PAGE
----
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Jer_1974

Original Poster:

535 posts

76 months

[news] 
Saturday 5th December 2009 quote quote all
Hi

Just had a text from one of the girls who works for me asking for leave as her Granddad has just died. It's been expected for the last week or so and on Friday she got the call asking her to go to the hospital. I don't want to seem tight but he must have died Friday night or Saturday morning so she's had some time to get over it. She left at 10:30 Friday morning, I don't have a problem with her taking time off but what should I pay her for. Is two days paid then more unpaid if she needs it acceptable.

Exigeowner

813 posts

84 months

[news] 
Saturday 5th December 2009 quote quote all
Right or wrong for me it would depend on the size of the company and how many staff are there, I have a small office and know my staff well and would accept at face value if somebody was very upset, Honestly if it happened on Friday I wouldnt mind if I didnt see them until a week Monday but like wise in my mind I would hope the goodwill was paid back in their loyalty, Im sure if I had a larger business of 20 + people I would be less likely to accept the same, kinda the saying do it for one and do it for all and before you know it somebody is always off.





Edited by Exigeowner on Saturday 5th December 18:37

JustinP1

11,105 posts

113 months

[news] 
Sunday 6th December 2009 quote quote all
Are you assuming that in her request for leave she wants her leave to be paid?

Perhaps she is not assuming that.

In either case unless you have specifically told her that it would be paid, then you don't need to pay her.


You need to be careful not to set a precedent. For example, should you grant her X days paid, and a year later a different employee brings a similar issue to you and you don't offer exactly the same then this is exactly the type of thing which could be brought up as unfair/discriminatory treatment.

Jer_1974

Original Poster:

535 posts

76 months

[news] 
Sunday 6th December 2009 quote quote all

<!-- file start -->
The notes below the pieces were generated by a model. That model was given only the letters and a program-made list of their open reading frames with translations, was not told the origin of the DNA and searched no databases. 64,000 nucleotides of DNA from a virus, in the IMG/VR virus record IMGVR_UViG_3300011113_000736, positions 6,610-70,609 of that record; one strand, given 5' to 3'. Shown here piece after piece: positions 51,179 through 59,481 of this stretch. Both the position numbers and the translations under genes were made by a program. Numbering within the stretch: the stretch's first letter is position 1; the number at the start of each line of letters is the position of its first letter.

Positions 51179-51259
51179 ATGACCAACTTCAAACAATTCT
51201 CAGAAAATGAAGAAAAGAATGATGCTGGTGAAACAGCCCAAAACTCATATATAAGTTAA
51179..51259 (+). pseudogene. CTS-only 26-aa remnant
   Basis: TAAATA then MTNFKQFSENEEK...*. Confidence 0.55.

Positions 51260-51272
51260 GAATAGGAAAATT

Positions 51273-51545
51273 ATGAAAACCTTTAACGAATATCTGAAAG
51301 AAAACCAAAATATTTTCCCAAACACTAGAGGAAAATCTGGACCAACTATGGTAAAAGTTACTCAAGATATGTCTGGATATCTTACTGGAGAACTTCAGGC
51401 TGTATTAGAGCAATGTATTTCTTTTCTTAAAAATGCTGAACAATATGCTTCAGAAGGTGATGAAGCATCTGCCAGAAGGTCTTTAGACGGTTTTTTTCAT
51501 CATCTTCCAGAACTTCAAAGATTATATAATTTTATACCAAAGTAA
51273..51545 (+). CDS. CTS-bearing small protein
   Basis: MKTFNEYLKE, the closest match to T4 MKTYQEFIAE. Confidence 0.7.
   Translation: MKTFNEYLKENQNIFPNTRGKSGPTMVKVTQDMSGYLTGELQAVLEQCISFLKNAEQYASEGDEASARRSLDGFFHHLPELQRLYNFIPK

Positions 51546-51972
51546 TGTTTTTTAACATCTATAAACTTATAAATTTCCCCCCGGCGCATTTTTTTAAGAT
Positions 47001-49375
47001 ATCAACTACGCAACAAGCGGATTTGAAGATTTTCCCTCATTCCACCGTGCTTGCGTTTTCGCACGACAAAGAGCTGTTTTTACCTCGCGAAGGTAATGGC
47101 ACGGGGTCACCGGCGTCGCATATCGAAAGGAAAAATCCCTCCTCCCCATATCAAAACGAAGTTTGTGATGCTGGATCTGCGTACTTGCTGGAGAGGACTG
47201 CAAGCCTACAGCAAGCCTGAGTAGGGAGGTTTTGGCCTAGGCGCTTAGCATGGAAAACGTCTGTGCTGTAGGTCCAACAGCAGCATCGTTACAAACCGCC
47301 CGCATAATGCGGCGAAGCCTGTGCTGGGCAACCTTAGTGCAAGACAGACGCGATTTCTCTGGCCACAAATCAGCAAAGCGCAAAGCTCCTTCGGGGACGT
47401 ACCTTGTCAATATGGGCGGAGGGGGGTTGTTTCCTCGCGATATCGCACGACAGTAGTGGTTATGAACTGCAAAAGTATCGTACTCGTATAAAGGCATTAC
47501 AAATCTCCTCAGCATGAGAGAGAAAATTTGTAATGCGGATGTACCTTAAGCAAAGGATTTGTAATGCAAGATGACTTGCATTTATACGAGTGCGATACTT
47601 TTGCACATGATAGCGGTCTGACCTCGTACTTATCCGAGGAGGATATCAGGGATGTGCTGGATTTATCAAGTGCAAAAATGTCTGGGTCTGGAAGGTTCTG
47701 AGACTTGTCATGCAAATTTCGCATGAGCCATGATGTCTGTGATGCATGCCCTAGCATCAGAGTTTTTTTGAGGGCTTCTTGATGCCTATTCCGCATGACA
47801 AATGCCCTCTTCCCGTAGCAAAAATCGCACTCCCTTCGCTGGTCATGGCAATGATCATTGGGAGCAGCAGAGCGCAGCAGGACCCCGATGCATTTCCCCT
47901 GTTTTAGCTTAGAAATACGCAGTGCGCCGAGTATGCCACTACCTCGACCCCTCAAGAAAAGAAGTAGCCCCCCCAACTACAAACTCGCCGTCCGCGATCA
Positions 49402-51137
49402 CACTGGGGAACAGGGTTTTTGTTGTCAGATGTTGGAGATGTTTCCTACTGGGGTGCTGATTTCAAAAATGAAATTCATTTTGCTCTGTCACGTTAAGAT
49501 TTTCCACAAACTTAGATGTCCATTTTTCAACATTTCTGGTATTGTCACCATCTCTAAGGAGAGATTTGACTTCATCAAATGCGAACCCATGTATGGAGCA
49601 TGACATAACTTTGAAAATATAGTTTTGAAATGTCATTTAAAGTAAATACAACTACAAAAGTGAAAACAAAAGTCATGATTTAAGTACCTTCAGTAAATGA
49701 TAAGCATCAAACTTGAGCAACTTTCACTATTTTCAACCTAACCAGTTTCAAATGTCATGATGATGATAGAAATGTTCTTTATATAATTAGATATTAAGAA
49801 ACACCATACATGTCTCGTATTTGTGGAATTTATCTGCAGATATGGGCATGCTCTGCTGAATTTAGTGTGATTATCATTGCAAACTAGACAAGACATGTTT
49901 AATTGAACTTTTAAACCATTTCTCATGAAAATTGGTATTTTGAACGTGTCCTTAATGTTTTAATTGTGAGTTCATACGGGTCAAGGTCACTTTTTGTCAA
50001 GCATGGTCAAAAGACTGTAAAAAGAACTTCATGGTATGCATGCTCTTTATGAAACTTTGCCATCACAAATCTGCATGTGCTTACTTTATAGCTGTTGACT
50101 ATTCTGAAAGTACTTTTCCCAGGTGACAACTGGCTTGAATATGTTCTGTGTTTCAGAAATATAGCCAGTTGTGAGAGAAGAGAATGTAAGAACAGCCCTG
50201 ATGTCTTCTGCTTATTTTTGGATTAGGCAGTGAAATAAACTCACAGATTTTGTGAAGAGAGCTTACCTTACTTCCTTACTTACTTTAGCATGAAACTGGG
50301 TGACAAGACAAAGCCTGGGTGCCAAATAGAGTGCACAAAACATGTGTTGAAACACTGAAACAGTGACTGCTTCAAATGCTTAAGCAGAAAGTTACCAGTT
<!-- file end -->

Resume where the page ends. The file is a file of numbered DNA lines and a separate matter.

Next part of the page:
JustinP1 said:
Are you assuming that in her request for leave she wants her leave to be paid?
I don't know, her text just said how much compassionate leave am I allowed. I was thinking about giving her two days paid which would cover the day shes had off and a day for the funeral. I don't mind her taking more time off unpaid. Does this sound fair?
The last time someone took time off like this I gave them a week but it was for her mother in law who was quite young and had cancer. Is it fair taking it on a case by case bases? I have 15 members of staff.

spikeyhead

8,552 posts

80 months

[news] 
Sunday 6th December 2009 quote quote all
Jer_1974 said:
JustinP1 said:
Are you assuming that in her request for leave she wants her leave to be paid?
I don't know, her text just said how much compassionate leave am I allowed. I was thinking about giving her two days paid which would cover the day shes had off and a day for the funeral. I don't mind her taking more time off unpaid. Does this sound fair?
The last time someone took time off like this I gave them a week but it was for her mother in law who was quite young and had cancer. Is it fair taking it on a case by case bases? I have 15 members of staff.
You need to set things out in an ammendment to your company handbook.

On the death of a child, step-child, sibling, parent or parent-in-law, five days

For grandparents, uncles, aunts, two days.